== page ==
Love this post because this resonates with me. My motto is "Have Passport, Will Travel". So people who love to travel are called rolling stones. I think that applies to me. I get what you meant about people in the village never visiting London. I was travelling in England on a train. I was on my way to Scotland from London. I had a conversation with a English person who told me that she had never been to Scotland. She lived in England all her life. I meet many interesting people when I travel. I travelled to Canada, 25 of 50 States in the USA, Scandinavia, England, Scotland, Wales, France, Germany, Holland, Austria, Switzerland and Italy. Would love to visit Israel, Greece, Spain and Portugal. Because of Alexander McCall Smith's Ladies no 1 Detective Agency, I would like to visit Botswana. During my travels, I took many photos and sent many postcards home.

    Your two times great grandfather ran off with a gypsy? Does that mean that your two times great grandmother was a gypsy? And your great grandmother was French. This reminded me of JK Rowling's genealogical journey on Who Do You Think You Are? She discovered that her grandfather (or was it great grandfather?) was born in Alscae, France. So your grandfather was Welsh, your great grandmother was French and your two times grandfather married a gypsy who may be your two times great grandmother? My two times great grandmother was born in Spain and married a Russian.


  3. Ingrid made an interesting comment. Do I plan my travels? Yes, I plan when I buy plane tickets and make hotel reservations so I have a place to stay when I arrive. I plan my budget so I have enough for daily expenses while I am aborad. However, sometimes my travel plans do change. I arrived in one of my favorite cities and arranged to stay at a "green" hotel, recommended by one of my favorite travel authors. The "green" hotel turned out to be filthy and the people who worked there were flaky so I got out as soon as I could! Luckily, I was able to go to a Tourist centre and stayed at another place, which was the same place I had stayed six years earlier.

    I was travelling to my designated stop in Hamburg on the train when a passenger told me that was my stop. They were wrong! I got lost and luckily, I asked someone for help and found the right place. I had taken the train from Amsterdam. This is a small example of things not always happening according to plan. It helps when I arrive the day before. I was travelling to Hamburg for a conference.

    Although I have an itinerary like "Monday - London", if I have a free day, I can decide if I want to walk to Kensington Palace Gardens if the weather is nice. If not, then I can walk to the museums. it also depends on what kind of mood I am in. I also have a list of few things that I would like to see like Alice's shop in Oxford, which I discovered on a previous trip to England.

    So, for me, it is a mix of plans and room for stops like gelato in Florence if I want.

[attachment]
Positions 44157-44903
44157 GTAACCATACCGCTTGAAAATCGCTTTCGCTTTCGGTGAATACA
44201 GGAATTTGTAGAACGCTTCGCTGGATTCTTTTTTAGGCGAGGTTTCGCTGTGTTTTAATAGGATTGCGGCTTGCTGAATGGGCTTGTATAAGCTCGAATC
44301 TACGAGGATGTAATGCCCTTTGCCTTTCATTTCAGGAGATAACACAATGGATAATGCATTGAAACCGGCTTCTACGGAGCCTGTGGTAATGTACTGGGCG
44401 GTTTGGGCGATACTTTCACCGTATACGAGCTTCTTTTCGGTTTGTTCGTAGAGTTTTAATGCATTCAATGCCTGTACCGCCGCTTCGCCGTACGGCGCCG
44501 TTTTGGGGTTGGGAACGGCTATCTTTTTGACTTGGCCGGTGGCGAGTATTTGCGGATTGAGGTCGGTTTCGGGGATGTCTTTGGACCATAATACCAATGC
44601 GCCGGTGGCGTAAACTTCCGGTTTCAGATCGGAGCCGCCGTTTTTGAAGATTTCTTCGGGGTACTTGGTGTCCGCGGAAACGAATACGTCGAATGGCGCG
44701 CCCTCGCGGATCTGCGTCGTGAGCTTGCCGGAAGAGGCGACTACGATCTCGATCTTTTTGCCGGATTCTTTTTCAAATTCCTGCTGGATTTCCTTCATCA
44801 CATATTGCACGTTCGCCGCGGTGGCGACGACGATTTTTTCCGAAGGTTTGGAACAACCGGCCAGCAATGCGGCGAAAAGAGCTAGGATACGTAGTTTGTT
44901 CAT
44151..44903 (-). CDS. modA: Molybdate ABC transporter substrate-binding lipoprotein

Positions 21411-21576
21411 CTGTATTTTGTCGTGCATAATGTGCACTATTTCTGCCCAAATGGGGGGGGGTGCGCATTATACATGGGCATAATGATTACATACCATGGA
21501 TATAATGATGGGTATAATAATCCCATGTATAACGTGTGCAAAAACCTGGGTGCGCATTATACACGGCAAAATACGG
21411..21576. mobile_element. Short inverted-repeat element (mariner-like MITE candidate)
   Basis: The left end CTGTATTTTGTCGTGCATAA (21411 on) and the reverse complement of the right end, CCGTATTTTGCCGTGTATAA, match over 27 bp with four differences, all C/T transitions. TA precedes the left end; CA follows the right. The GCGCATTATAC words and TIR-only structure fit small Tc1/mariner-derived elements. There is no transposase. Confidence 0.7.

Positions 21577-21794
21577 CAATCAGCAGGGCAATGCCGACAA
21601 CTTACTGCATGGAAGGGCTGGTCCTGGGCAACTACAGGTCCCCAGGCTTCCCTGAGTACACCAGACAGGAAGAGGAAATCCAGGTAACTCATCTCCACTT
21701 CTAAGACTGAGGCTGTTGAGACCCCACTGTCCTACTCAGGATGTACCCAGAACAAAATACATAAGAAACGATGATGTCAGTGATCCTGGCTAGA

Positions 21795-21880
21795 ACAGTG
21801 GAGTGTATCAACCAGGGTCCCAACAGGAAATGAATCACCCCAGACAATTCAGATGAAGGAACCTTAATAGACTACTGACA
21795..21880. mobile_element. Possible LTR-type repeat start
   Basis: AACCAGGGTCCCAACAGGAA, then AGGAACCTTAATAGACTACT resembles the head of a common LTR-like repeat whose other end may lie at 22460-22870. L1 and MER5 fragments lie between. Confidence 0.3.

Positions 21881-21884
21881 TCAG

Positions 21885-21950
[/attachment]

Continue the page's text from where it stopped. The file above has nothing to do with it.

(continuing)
Interesting questions that you ask in your mystery writing workshops.


  4. Rhys, I'm so very glad we got to experience another culture together. Your broad insights and your bottomless spirit of adventure, as well as John's, inspired me to keep rolling.

    Reading about other places must be the reason I've had unrequited wanderlust most of my life, mostly for economic reasons. I'd never been out of the US except for day trips prior to 2001. But I'm trying to make up for lost time: England, Italy, France, Austria, Germany, Czech Republic, Tanzania, Kenya, New South Wales/Australia, Peru, and Ecuador. And I've been to every US state but Alaska, and a couple in Canada.

    Moss is cold and clammy, anyway! Roll on, my dear.

  5. We’ve moved around a bit over the years, living in California, Alabama, and New Jersey.
    I really enjoy visiting new places, or returning to places I’ve enjoyed before; I had a wonderful time on a trip to Hawaii. We did a fair amount of traveling when the girls were skating; these days we tend to travel to Colorado and Virginia to visit children and grandbabies.

  6. I'm not sure how to answer the question of being a rolling stone or a moss gatherer. A moss gatherer sounds like such a wet blanket. I do enjoy traveling to different places, but there are bucket list destinations that I've yet to visit, mainly England and Scotland. Most of my traveling has been confined to the United States, including four trips to Hawaii, with a fifth trip coming up in 2017. I have been to Mexico, Acapulco and a quick trip to Nogales when I was in Arizona, but my world traveling is limited. I wish it weren't, but I was quite content to be mostly at home when my kids were growing up, and I didn't develop a real wanderlust until my fifties. I'm hoping to get to England no later than 2018. I sometimes envy those that are off to a new adventure seemingly every few weeks, but I don't think I could really adapt to a lifestyle that takes me away from home and now grandkids so much.

    Rhys, you continually fascinate me. Now, I learn you had a gypsy great-great grandmother. That's some super cool stuff there. And, I'm certainly glad you did go to Australia and meet John, as I have had a crush on your gentleman (he appears to be such a grand gentleman) since the dinner at Bouchercon Raleigh. He charmed the whole table.

  7. Rhys, I am definitely a rolling stone, and was the only one in my family who had that wanderlust. I started my solo travel from the age of 19 to Europe for 2 months...the typical youth hostel, Eurorail/Britrail way. And I did the Europe trip 2 more times in my early/mid 20s. I have been to Japan (3 times) and China (once).